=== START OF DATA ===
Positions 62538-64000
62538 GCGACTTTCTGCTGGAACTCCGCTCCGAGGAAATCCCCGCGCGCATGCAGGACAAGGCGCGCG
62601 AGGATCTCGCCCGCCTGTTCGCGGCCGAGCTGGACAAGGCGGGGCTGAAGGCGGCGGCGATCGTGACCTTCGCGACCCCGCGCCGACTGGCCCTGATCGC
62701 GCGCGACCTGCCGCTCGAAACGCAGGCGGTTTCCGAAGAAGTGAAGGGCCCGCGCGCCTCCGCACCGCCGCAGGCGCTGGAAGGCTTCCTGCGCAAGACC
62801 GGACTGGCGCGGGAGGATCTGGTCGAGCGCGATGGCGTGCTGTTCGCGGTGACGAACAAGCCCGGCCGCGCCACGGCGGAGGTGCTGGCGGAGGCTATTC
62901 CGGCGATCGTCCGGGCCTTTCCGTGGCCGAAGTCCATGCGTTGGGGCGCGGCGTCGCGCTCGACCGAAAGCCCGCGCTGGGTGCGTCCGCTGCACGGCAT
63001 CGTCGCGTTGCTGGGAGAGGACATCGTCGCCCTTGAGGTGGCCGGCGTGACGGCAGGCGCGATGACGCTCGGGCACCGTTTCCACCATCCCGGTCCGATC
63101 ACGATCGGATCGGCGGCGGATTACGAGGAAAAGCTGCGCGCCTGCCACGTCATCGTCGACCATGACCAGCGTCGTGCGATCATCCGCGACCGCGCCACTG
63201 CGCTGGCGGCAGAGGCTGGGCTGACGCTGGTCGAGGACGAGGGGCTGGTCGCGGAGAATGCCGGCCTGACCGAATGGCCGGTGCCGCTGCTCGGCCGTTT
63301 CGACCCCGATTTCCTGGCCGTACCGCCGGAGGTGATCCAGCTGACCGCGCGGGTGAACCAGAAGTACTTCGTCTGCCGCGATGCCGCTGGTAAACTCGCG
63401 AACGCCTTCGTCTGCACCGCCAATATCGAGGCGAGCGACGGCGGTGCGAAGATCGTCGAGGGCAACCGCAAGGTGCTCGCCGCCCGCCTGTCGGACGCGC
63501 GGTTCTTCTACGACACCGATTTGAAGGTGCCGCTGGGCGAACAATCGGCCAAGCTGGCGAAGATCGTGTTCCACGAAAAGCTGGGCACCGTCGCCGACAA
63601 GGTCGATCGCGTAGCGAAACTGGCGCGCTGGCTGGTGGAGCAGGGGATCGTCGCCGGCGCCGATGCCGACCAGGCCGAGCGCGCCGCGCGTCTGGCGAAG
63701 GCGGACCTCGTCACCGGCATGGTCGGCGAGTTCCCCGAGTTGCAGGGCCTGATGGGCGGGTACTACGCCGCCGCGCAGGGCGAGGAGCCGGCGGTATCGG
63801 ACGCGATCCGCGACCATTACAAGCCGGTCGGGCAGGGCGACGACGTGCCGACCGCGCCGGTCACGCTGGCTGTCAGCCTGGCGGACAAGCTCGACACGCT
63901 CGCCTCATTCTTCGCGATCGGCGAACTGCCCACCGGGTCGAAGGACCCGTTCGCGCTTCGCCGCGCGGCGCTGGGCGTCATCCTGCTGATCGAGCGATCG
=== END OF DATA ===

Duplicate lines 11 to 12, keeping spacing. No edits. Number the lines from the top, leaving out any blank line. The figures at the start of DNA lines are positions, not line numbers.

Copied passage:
63401 AACGCCTTCGTCTGCACCGCCAATATCGAGGCGAGCGACGGCGGTGCGAAGATCGTCGAGGGCAACCGCAAGGTGCTCGCCGCCCGCCTGTCGGACGCGC
63501 GGTTCTTCTACGACACCGATTTGAAGGTGCCGCTGGGCGAACAATCGGCCAAGCTGGCGAAGATCGTGTTCCACGAAAAGCTGGGCACCGTCGCCGACAA